June 28, 2013
By Jim Moore
A giant autoclave oven now occupies the Grand Forks, N.D., factory of Cirrus Aircraft, ready to bake the largest parts of the company’s composite aircraft—including the SF50 Vision jet the company hopes to begin testing for certification soon.
Cirrus announced June 27 that the massive machine had been delivered, following a building project required to house it. The 40-ton behemoth is 8.5 feet in diameter and 40 feet long, and allows Cirrus to complete large composite parts in-house.
Wing spars had previously been made by an out-of-state vendor, and the city loaned Cirrus $950,000 to help bring the work in house. The company expects to save millions, and create jobs with this new capability.
"We appreciate the ongoing support from the city of Grand Forks," Cirrus Vice President of Business Administration Bill King said in a news release. "They have partnered with Cirrus from the very beginning and their actions and support confirm their devotion to our continued success."
The massive autoclave pressurizes nitrogen to 125 psi during curing, compressing the composite layers for a stronger bond.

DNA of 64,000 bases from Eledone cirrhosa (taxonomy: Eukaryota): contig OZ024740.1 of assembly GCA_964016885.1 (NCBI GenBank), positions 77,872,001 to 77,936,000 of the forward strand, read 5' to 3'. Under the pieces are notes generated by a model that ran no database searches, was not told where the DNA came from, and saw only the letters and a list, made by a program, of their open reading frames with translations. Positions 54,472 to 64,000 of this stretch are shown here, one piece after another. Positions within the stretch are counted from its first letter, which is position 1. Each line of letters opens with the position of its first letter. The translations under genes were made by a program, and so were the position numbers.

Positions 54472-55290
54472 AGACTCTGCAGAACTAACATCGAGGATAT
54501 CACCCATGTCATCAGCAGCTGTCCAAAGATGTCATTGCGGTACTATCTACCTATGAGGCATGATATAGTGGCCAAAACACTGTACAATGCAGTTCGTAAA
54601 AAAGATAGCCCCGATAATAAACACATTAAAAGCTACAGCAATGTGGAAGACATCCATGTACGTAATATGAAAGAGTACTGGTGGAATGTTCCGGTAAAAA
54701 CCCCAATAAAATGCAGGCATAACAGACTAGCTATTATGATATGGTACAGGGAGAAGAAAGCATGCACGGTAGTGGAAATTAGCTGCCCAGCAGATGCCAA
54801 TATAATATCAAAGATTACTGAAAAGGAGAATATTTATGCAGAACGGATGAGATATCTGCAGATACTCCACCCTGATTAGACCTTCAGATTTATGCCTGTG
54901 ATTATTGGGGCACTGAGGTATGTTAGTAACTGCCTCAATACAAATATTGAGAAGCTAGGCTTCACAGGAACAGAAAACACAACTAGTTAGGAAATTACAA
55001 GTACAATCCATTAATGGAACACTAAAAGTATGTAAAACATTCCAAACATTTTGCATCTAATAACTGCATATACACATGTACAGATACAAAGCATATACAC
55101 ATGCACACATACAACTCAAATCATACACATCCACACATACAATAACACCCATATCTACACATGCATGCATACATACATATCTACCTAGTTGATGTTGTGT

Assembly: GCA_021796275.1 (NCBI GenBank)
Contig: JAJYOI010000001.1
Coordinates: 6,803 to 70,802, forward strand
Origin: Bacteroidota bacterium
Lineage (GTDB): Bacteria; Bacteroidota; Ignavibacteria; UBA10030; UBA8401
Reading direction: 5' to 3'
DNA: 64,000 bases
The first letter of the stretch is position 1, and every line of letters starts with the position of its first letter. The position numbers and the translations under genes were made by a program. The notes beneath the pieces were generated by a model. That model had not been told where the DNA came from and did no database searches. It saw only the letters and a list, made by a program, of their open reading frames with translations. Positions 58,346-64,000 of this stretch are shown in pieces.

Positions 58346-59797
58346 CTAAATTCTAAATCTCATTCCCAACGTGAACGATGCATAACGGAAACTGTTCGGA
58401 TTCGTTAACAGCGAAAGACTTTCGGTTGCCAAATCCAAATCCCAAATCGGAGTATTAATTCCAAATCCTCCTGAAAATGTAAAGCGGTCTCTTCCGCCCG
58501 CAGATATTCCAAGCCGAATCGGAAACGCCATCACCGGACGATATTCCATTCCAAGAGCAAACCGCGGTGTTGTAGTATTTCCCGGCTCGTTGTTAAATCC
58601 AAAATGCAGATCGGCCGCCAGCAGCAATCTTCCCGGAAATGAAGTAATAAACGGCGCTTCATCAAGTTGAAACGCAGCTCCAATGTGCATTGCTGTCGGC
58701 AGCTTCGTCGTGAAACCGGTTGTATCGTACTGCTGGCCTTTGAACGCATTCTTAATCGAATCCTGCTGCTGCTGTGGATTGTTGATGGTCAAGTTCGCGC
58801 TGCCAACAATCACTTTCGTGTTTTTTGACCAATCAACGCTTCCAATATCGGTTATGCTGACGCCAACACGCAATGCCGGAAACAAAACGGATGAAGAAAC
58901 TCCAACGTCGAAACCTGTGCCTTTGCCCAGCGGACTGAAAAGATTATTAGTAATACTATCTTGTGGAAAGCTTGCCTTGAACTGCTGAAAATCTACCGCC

Collaboration between the German government, academia, and airplane manufacturers may make future aircraft cabins more protective of pilots and passengers. The Safety Box team plans to apply auto racing technology to general aviation.
A father and his 14-year-old son were helping another pilot ferry a newly purchased aircraft from California to their home field in Virginia. The three made an overnight stop in Albuquerque before flying on to Illinois for fuel. But shortly after they parked the aircraft in Marion, Ill., they were approached by as many as 18 uniformed and non-uniformed law enforcement officers who came running toward the airplane.
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